Extragalactic background light (EBL) consists of entire radiation emitted throughout the cosmic history and is one crucial observable quantity to study astrophysics in the early universe, such as first stellar objects or primordial black holes. In the visible and near-infrared, zodiacal light (ZL), sunlight scattered by interplanetary dust, is the brightest foreground for observer in the near-earth orbit and its uncertainty limits accuracy of the EBL measurement. To overcome this problem, observations from heliocentric distance beyond 5 au, where the ZL is negligible, is promising. To achieve the EBL observation in deep space, we have been developing EXo- Zodiacal Infrared Telescope (EXZIT) onboard a solar sail spacecraft to Jovian Trojans planned in Japan around 2030. According to our mission study, a three-mirror reflective telescope optics design with a 90mm × 50mm effective aperture and 16 deg × 8 deg field of view (FoV) followed by a focal plane array HAWAII-2RG with a linear variable filter makes available to detect the EBL at high significance in 0.4–1.6 μm with specific wavelength resolution of ∼ 20 . In the present study, we develop test optics to demonstrate optical performance in room temperature for the future observation. By adopting only mirrors of aspherical surface, we design the optics whose aberration is minimized to show point spread function (PSF) of approximately 3 pix × 3 pix on the focal plane. The mirrors are fabricated by machining aluminum alloy A6061 with a honeycomb processing on the back surface to reduce the mirror mass. After integrating and aligning the mirrors with support jigs, we measure the PSF on the focal plane by a visible camera by inserting collimated beam of different angle of incidence, covering the whole FoV. We evaluate the PSF size by analyzing encircled energy in comparison with that expected from the ray-trace simulation of the optics. Throughout the FoV of the optics, the measured PSF size is comparable to the simulation. The present study demonstrates the precision machining of the aspherical mirrors and the optical performance of the designed optics. As a next step, we plan to develop thermal structure of EXZIT to demonstrate the optical performance in low temperature.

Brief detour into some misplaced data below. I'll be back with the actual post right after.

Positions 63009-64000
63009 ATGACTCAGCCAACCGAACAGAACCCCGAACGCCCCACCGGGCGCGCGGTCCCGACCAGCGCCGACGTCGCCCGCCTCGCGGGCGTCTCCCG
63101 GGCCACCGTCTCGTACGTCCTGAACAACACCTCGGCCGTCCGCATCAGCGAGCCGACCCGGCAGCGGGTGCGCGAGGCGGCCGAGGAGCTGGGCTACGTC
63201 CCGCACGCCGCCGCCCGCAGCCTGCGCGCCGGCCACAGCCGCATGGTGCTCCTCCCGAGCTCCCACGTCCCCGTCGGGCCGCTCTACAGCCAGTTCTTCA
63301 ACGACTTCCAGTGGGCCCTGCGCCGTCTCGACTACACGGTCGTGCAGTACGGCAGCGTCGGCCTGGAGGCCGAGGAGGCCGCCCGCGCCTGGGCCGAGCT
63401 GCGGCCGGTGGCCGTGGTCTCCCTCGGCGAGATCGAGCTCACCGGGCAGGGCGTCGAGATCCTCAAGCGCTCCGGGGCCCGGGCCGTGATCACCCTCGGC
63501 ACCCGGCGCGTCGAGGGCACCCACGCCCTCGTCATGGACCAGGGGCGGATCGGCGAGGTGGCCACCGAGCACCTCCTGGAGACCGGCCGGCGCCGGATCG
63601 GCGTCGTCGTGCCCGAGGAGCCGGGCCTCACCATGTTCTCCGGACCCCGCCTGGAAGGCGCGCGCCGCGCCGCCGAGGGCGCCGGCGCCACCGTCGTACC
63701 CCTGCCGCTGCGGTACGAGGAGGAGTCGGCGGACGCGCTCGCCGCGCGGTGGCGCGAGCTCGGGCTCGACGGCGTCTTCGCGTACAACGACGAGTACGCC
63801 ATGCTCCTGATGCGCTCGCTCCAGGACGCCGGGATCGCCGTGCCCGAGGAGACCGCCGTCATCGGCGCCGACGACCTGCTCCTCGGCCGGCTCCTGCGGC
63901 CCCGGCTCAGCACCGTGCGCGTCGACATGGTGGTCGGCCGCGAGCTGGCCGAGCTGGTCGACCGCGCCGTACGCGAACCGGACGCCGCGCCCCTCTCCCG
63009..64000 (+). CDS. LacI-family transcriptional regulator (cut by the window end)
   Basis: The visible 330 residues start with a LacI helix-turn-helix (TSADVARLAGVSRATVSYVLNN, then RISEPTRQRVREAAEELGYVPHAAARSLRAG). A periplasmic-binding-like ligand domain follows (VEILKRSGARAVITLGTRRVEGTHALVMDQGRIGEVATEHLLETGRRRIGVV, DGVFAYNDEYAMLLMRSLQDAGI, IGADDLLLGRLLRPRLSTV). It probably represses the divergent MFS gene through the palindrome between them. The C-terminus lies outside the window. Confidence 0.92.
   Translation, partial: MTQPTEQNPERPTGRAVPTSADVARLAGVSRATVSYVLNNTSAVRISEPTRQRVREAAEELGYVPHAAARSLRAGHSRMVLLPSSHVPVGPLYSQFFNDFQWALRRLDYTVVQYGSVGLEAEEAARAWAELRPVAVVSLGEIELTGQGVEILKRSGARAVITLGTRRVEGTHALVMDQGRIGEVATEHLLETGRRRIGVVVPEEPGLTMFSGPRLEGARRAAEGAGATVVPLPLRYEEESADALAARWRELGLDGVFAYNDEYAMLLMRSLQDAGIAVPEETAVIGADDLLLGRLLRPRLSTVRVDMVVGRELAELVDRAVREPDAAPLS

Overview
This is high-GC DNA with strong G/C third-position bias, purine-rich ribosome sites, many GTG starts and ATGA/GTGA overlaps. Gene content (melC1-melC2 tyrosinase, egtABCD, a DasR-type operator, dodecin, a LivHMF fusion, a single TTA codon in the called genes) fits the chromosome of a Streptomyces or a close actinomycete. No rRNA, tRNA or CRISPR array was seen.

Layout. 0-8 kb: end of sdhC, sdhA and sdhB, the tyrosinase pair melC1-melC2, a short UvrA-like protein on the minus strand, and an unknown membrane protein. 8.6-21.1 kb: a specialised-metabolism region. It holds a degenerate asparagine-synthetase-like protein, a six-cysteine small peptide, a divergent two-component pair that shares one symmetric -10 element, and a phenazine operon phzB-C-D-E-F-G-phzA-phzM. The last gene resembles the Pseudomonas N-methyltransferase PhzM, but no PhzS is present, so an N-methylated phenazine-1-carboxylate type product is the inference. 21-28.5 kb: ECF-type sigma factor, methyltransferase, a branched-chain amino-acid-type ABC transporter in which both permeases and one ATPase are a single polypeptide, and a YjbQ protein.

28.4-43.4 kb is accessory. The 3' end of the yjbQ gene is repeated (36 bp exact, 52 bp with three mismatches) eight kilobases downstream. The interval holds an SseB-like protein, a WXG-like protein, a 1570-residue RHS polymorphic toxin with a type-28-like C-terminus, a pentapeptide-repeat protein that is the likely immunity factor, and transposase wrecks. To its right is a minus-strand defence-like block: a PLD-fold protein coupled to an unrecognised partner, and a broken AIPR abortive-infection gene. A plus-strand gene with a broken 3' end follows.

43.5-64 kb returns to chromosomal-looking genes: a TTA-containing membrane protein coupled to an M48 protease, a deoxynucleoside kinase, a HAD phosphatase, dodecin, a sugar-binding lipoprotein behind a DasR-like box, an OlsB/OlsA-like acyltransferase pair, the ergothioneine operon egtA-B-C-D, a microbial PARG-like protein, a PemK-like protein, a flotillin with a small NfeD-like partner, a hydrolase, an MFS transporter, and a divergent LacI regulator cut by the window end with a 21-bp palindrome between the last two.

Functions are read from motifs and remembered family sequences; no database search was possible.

The HiZ-GUNDAM (high-z Gamma-ray bursts for UNraveling the Dark Ages Mission) is a time-domain and multi-messenger astronomy mission by monitoring high-energy astronomical transient events such as gamma-ray bursts (GRBs). The HiZ-GUNDAM is designed to provide alerts of high-redshift GRBs with an ultra-wide field X-ray monitor and a co-onboard 30-cm telescope for immediate photometric follow-up observations in the visible and near-infrared. The HiZ-GUNDAM satellite automatically changes its attitude toward the discovered transient object, starts the follow-up observations with the telescope, and sends alert information including the detailed position, the apparent magnitude and photometric redshift of the transient object within one hour. This mission was selected as one of the mission concept candidates of the competitively-chosen medium-class mission of ISAS/JAXA in the mid-2020s. The basic design of the breadboard model of the telescope is undergoing, and the verification plan of it is studied. The optics are cooled down to 200 K by radiation cooling, and infrared detectors are additionally cooled down to 120 K by a mechanical cooler. All mirrors in the telescope are made of the same aluminum-alloy to reduce the alignment errors during cooling. The four-band simultaneous observation is realized by three beam splitters. The HgCdTe and HyViSi detectors are installed in this telescope. Basic technologies for these specifications are demonstrated by our other missions. In addition, the onboard detection algorithm of high-redshift GRBs by distinguishing them from nearby dusty galaxies in the orbit is also studied. In this paper, we introduce the current status of the development of the telescope onboard HiZ-GUNDAM.